Black diamond
Total Fees: Rs 122,000 for a two-year MBA degree, including hostel fee
Student intake: 62
Faculty: 11 doctorates and two adjunct professors
ISM annual budget (including DMS): Rs 133 cr
USP: MBA course has a dose of mine management
Also offers: MTech in Industrial Engineering and Management, PhD in Management
There are others working on their own interesting projects, ranging from how to use India's river system as a transport network, to manufacturing and selling mushroom chips like potato chips. There is no difference in quality between an engineering graduate from IIT or ISM, says Bhar. "But IITs have a brand image, so their students get preference during placements," he adds. This has prompted the ISM to push for the status of an IIT, much like Roorkee - once synonymous with civil engineering - has achieved.

MTech students, who also have an MBA from DMS, are popular with industry. "Almost all our secondyear MTech students are engaged in solving the problems of Jindal Steel & Power in Raigarh," says Bhar. "The company is so impressed that every year it takes four to five of our students." Tata Power has also recruited some MTech students for its Maithon power project.

Paramita Roy, a second-year student of MTech programme, did her summer training at Jindal Steel & Power. She graduated in Electrical Engineering from Kolkata's Jadavpur University and went on to work at IBM in Kolkata for some years before taking up MTech - not from Jadavpur but from DMS. "If we study here, we get a chance to work on live projects," she says. "We have management courses also in our curriculum."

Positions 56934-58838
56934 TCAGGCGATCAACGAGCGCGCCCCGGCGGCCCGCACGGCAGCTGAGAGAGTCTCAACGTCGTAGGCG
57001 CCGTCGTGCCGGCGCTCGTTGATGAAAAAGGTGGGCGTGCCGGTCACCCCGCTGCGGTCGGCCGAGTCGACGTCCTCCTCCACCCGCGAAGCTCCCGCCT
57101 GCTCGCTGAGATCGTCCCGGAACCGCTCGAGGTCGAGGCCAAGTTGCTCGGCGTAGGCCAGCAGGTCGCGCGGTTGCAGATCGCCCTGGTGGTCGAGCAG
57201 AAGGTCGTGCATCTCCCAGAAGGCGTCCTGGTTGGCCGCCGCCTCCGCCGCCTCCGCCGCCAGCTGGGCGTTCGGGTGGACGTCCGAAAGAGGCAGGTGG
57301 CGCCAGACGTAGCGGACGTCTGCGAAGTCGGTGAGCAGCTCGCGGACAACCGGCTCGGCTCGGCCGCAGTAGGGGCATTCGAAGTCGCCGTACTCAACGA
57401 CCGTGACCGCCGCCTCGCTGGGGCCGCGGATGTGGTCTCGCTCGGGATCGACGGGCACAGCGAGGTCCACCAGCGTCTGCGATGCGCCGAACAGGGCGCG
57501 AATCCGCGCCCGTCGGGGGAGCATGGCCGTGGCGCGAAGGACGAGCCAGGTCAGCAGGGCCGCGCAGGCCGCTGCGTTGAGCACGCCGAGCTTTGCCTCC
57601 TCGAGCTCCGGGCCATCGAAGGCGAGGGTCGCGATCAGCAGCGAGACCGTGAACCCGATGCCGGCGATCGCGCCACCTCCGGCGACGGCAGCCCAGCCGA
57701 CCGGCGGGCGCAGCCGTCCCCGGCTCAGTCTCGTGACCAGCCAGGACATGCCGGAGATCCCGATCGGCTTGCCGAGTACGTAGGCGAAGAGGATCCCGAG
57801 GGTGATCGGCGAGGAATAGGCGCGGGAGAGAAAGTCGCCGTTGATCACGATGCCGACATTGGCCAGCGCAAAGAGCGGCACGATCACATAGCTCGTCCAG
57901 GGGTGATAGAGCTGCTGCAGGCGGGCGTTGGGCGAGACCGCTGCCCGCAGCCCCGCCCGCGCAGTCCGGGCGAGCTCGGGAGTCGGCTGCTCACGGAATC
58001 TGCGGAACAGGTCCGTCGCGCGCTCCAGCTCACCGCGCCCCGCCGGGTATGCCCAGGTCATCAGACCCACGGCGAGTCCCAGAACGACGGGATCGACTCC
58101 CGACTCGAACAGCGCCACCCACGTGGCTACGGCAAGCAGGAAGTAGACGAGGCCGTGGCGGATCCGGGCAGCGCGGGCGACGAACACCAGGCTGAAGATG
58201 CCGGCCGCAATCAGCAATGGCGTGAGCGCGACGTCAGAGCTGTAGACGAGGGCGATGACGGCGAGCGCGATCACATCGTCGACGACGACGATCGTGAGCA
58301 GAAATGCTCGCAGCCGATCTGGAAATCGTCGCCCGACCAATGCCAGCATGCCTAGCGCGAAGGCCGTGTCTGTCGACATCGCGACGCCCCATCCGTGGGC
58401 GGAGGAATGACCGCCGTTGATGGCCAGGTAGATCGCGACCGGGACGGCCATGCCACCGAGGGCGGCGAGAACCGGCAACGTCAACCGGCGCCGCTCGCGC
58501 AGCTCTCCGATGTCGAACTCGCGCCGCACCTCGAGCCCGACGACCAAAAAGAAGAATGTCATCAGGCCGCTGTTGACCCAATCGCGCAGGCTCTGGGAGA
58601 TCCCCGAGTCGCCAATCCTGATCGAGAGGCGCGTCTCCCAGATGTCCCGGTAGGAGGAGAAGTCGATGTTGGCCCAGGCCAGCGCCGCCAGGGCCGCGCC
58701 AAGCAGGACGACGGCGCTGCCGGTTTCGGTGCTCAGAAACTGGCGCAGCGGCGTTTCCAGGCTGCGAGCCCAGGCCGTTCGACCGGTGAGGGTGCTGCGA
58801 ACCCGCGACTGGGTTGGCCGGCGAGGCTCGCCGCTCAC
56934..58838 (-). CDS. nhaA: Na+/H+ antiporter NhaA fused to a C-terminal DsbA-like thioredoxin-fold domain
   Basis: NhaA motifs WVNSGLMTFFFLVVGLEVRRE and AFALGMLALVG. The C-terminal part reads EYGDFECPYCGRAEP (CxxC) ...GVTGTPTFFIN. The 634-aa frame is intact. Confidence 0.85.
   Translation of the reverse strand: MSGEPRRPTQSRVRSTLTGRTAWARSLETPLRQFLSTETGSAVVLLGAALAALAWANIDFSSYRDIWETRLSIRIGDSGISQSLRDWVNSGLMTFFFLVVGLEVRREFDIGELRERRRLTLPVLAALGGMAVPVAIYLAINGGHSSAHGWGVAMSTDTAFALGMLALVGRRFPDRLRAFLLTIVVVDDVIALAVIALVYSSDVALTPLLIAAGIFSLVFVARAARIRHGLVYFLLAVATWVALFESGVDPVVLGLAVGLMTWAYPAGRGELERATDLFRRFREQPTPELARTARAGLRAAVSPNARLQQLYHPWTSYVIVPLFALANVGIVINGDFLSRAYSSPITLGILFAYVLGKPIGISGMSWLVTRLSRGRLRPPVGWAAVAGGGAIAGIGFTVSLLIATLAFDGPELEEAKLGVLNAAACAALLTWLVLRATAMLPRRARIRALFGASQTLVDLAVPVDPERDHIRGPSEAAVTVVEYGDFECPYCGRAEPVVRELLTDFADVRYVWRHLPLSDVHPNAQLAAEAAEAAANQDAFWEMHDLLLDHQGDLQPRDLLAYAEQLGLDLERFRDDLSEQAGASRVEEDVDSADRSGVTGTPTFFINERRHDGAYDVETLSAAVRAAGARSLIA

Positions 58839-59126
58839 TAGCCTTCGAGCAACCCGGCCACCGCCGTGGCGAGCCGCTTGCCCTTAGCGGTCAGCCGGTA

If the students are busy, the faculty members are not idling either. In 2008, the Department of Mines Safety approached the institute with a problem: various committees had suggested that the department increase the number of its inspectors but the government was not agreeing to it. (The inspectors are today called deputy directors and directors.) What should it do? "This was one of our most successful consultancy assignments. We carried out a scientific study, and on the basis of this study [done in 2008], they got an additional 194 posts sanctioned," says Bhar. No mean feat during an economic downturn.

Chandan Bhar, Professor and Head, DMS
We get students from all over India, not just ISM: Chandan Bhar, Professor and Head, DMS
Niladri Das, Assistant Professor at the institute, says almost all the faculty members have taken on projects funded by the Department of Science and Technology, the University Grants Commission and other such bodies, and are also active in guiding entrepreneurs.

DMS has major ambitions: it wants to get into energy management, spanning the gamut of energy sources from coal to renewable sources such as solar and wind power. "We have also begun the groundwork for courses in renewable energy and courses in energy management that will cover all sources," says Mukherjee. "We have an edge over other institutes - we are covering mining as well as petroleum."

Today, the campus is a gigantic construction site as well. New buildings are coming up all over, including an eight-storeyed library billed as the largest in Asia. A swimming pool is being dug. The campus is also expanding. Very soon, it will add another 240 acres to its 220-acre campus. Not bad for an institute that began in army barracks put up during World War II. The ISM has not forgotten this heritage either: the original barracks are to be preserved as a museum of ISM's history and a record of the geology of the area.

(How to read our parameter-wise tables: Respondents were given the option of ranking each college on each attribute on a 1 to 10 scale, with 1 corresponding to very poor/completely unwilling and 10 corresponding to excellent/most willing. We have displayed here only those responses that were rated 9 or 10. Our top-ranked school, IIM-Bangalore, for instance, shows a reputation score of 37.  This means that 37 per cent of respondents gave IIM-B a score of 9 or 10 for its reputation. Similarly, for other scores. Although the tables reflect these higher rankings (the upper two boxes of our dataset), our overall B-school ranking takes into account all scores, even the lower ones.)